I simply love photographing the night sky and it is easier to do than ever


above, the milky way seen last month over KwaZulu-Natal, SA Canon 5D MK III iso 1600 8 seconds @ f1.8

Winter always gets me thinking about the night sky. Winter nights are long and give us some of the clearest skies. I simply love being outside at night shooting the stars. Like so many things in photography the newer generations of cameras make photographing the night much easier than it used to be. When I made my first night sky images for National Geographic my cameras only operated well up to iso 200. So to make this image I needed a 6 minute exposure. It took a special telescope head that tracks the earth’s movement to keep the milky way sharp. The image below took a ten minute exposure on a custom built equatorial mount.

The Milky Way rises into the night sky on a clear evening outside of Flagstaff, AZ.

above, the milky way near Flagstaff, AZ iso 200 10 minutes @ f 2.0 on an equatorial telescope mount

Now the process is much easier. The newer model dslr cameras operate comfortable at iso 1600 and above so exposure times -even without fast lenses- can be reasonably short.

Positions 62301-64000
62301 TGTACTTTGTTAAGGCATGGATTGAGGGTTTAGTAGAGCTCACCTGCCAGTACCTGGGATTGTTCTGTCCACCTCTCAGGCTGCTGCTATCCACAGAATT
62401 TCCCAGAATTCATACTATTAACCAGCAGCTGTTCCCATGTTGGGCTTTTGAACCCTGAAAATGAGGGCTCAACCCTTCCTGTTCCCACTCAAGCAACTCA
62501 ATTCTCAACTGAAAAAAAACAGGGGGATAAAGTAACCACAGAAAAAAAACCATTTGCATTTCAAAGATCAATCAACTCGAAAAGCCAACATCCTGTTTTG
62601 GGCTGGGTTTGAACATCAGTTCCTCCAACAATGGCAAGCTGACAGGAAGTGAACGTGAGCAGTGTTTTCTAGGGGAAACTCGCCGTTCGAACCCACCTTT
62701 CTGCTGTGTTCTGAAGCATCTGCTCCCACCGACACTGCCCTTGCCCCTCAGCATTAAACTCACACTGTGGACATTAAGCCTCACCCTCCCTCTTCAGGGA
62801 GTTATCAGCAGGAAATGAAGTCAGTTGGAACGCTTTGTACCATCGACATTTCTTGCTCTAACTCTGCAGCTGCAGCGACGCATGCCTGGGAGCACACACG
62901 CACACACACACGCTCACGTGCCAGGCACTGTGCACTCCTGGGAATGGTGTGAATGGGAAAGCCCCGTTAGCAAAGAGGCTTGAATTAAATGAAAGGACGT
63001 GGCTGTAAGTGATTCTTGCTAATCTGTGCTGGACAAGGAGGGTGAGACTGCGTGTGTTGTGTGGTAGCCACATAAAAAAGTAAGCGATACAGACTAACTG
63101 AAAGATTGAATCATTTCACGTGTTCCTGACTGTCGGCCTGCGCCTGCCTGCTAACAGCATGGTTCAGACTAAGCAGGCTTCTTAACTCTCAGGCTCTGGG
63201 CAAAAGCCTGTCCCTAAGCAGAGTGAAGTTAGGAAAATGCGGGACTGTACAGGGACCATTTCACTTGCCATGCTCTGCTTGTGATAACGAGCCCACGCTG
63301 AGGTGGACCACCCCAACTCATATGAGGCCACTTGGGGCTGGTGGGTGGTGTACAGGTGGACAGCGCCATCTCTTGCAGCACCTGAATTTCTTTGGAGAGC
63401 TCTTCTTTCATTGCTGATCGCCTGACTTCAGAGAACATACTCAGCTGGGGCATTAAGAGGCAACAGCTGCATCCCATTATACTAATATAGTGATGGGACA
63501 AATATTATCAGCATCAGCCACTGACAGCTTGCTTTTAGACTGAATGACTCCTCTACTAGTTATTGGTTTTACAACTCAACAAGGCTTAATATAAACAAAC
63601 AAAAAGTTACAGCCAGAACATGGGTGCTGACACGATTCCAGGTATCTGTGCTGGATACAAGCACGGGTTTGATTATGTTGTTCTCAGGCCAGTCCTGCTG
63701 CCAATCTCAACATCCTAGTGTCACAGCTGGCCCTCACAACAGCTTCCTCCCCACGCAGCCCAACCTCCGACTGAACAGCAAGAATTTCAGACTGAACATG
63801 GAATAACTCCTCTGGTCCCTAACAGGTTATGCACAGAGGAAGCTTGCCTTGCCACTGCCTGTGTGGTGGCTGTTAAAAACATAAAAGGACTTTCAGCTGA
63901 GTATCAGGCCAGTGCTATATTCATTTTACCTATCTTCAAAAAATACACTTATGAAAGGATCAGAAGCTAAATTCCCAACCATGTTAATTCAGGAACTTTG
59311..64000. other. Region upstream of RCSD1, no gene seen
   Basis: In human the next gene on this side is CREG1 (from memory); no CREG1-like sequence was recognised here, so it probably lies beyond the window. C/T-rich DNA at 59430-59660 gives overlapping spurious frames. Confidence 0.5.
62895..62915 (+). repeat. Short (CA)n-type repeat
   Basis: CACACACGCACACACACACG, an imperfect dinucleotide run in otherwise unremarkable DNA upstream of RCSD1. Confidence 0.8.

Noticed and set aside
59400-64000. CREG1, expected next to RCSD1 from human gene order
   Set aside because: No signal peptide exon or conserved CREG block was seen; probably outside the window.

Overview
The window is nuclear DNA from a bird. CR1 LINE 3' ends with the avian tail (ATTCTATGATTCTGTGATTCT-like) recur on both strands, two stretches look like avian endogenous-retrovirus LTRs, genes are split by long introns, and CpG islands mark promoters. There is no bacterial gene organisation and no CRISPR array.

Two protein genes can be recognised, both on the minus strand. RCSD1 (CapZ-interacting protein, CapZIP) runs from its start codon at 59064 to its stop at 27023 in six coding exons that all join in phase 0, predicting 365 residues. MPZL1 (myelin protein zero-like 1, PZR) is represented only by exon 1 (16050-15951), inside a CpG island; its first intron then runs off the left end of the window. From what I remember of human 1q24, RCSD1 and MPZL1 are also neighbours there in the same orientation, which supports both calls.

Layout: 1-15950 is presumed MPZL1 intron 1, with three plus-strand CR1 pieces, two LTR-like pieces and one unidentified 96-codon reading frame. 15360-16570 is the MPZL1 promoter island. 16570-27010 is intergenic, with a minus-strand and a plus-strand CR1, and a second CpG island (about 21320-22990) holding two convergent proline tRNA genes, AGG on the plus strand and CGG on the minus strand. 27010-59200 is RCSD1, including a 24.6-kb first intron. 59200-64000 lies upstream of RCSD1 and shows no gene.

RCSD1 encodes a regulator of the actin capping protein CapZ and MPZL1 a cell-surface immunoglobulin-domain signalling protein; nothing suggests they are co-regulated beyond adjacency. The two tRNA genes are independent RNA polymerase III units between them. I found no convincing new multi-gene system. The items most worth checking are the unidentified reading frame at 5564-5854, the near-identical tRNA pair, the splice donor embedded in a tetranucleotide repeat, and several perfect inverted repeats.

Luke Padgett looks for crocodiles durring a trip up the Manambolo River to the junction of the Andranofakatia.

above looking for crocodiles on the Manambolo River, Madagascar Canon 5D MK II iso 1250 30 seconds @ f1.4

To photograph the night sky you will need a good tripod and a dark, clear sky. Find someplace far away from city lights on a night with no moon. Set your camera to focus on infinity. Focusing an auto-focus camera on faint stars in the dark can often be the hardest part. If I am in a really dark place I’ll walk a couple hundred feet from the camera, place a lit flashlight on the ground to set a focus point. Use the auto-focus on the flashlight, once it is sharp, turn auto-focus off and recompose on the stars. 

Exposure is really the easiest part. A good starting point is iso 2000, f 2.8 @ 20 seconds. Shoot one of those and see how it looks on the back of the camera. But remember that your eye will be accustomed to complete darkness so the image on the camera will seem really bright. To make certain you have a good exposure check your histogram.

Stars over the Manambolo River at the junction of the Andranofakatia.

above, the milky way over Tsingy de Bemaraha, Madagascar

Bring extra batteries as cold and long exposures eat electricity. 

Good luck, stay warm and have fun.

Stephen Alvarez

About the author

Stephen Alvarez is a photographer and frequent commentator on the role technology and photography play in our interconnected world. He is founder and director of the Ancient Art Archive (https://ancientartarchive.org).